A Holistic Christian worldview: Creation

By Dr. Ken Turnbull, Founding ACU Vice-Chancellor
Published August, 2014

“Teach me your way, O LORD, that I may walk in your truth; unite my heart to fear your name.”
~Psalm 86:11

The Christian worldview must be holistic in the sense that it takes into account that everything that exists, be it heavenly or earthly, exists under the sovereign control of God. The psalmist acknowledges that a unified heart is the result of walking in God’s truth, which produces a fear of God - the beginning of wisdom (Psa 86:11, Pro 9:10). The promise of the New Covenant was the promise of a heart unified to fear God (Jer 32:39; Eze 11:19).

Are there aspects of our Christian worldview where false divisions arise that lead us to greater errors in understanding God’s mission and our calling to serve Him in the creation and redemptive mandate as His stewards? God is calling on each one redeemed in Christ as stewards to fill and subdue the earth, cultivating and keeping His creation, and to do so through making disciples as we go as salt and light into the world declaring the gospel of His kingdom in Christ in our words and deeds. Consider the Christian worldview from the four pillars of creation, the fall, redemption and the final consummation of all things in Christ. Is your heart, and correspondingly, your worldview, united in your perceptions of, firstly, the creation?

Read Psalm 147:15-20. Notice the completely cohesive flow between the psalmist’s portrayal of God’s sovereign control in His mandates over nature and mankind. When we read the creation account of Genesis 1-2, we note the same cohesiveness between God’s establishment of law and order over nature and His stewards, Adam and Eve. God’s sovereign control, His law, is over the entire cosmos as Paul clarifies in Colossians 1:16 - “For by him all things were created, in heaven and on earth, visible and invisible, whether thrones or dominions or rulers or authorities—all things were created through him and for him.” The cosmos includes all of nature, the heavens and the earth, mankind, and all non-physical norms of this universe. God’s creational norms include all the laws that govern nature as well as culture and society. Most people are comfortable with the fact that there are laws that govern nature; where, for example, every falling object obeys the laws of gravity. However, when we consider that there are creational laws that govern all human interactions and developments - what we call societal or cultural norms - many people grow uncomfortable. To say that there are absolute, divine imperatives over the norms of culture and society portrays that there is human responsibility to that divinity. This view of the universe lays down one divine world order over both the natural and the human realms. This implies an absolute standard that holds equally in the natural laws and moral laws - what is right and wrong.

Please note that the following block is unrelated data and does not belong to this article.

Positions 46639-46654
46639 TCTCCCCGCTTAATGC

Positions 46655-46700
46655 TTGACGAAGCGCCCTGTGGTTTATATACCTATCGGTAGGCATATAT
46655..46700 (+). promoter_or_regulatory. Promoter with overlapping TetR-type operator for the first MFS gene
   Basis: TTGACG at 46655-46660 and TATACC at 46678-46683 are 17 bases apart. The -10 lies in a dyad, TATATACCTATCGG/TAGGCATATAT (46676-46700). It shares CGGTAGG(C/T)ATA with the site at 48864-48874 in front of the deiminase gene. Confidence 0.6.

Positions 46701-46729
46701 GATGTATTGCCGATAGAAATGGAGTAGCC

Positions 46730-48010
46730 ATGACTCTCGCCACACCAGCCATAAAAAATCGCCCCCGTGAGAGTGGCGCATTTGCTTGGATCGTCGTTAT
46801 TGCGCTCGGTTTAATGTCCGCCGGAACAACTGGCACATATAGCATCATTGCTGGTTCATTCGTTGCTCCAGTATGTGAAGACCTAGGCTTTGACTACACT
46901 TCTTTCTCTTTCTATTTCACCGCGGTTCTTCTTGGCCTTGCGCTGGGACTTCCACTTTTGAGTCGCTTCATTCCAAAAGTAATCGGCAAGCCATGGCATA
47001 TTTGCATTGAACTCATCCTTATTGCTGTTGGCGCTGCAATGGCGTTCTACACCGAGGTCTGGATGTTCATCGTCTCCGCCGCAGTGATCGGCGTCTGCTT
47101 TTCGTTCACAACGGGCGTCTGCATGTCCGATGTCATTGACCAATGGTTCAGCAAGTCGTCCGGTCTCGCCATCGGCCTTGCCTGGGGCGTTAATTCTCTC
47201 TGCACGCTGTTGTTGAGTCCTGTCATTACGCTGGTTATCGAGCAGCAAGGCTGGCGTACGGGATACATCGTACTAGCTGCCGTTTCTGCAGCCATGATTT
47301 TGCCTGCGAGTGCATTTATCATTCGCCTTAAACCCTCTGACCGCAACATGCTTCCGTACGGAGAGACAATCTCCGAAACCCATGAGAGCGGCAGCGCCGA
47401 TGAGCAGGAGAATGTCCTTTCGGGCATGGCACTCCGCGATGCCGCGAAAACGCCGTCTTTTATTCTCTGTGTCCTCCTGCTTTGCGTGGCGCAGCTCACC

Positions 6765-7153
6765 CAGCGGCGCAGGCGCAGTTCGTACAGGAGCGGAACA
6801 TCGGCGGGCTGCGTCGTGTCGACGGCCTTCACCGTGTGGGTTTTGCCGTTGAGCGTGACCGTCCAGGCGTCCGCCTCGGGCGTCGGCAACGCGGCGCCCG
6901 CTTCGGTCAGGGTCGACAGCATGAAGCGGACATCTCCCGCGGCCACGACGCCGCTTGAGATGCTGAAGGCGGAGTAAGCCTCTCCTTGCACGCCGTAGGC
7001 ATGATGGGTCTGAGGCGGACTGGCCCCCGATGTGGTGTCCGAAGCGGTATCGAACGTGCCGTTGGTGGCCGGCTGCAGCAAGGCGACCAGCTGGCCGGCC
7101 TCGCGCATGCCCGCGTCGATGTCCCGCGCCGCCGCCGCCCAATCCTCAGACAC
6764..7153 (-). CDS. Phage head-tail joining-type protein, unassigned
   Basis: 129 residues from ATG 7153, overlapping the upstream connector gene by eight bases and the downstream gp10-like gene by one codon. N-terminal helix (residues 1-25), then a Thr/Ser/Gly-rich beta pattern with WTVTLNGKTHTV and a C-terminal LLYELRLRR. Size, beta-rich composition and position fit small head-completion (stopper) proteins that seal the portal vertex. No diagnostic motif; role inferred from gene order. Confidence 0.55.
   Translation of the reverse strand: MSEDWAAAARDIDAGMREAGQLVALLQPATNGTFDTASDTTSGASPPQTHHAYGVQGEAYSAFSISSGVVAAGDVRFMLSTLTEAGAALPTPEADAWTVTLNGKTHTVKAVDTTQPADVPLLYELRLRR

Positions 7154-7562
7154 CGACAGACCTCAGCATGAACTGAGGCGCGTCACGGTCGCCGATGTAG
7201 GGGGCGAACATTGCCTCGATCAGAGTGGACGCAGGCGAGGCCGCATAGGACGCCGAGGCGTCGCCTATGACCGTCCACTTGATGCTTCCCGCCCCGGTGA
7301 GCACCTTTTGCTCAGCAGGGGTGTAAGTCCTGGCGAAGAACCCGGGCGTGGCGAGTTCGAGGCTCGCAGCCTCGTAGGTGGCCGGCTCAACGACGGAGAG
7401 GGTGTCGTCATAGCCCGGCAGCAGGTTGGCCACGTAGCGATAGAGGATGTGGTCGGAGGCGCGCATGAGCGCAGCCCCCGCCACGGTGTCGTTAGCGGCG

If any “Christian” worldview allows for division between God’s sovereign control over all of His creation, be it physical or metaphysical, it is in error. Subjection to God’s natural laws allows us to live in the freedom of knowing that all things happen according to predictable, discernible laws, not in unpredictable chaos according to chance. Dropping a rock won’t result in it floating to the ceiling one time. Likewise, living under God’s moral law is also our freedom in knowing what is right and wrong so that our human societies are not in chaos. Humanism defines freedom as autonomy from any law besides our own. However, the Bible makes it clear that true freedom can only come under the consistent and logical application of justice under God’s grace and His defining moral law.

Consider if your thinking allows for any division between God’s complete, sovereign control over both nature and cultural and societal norms. We’ll look at this further in the next update.

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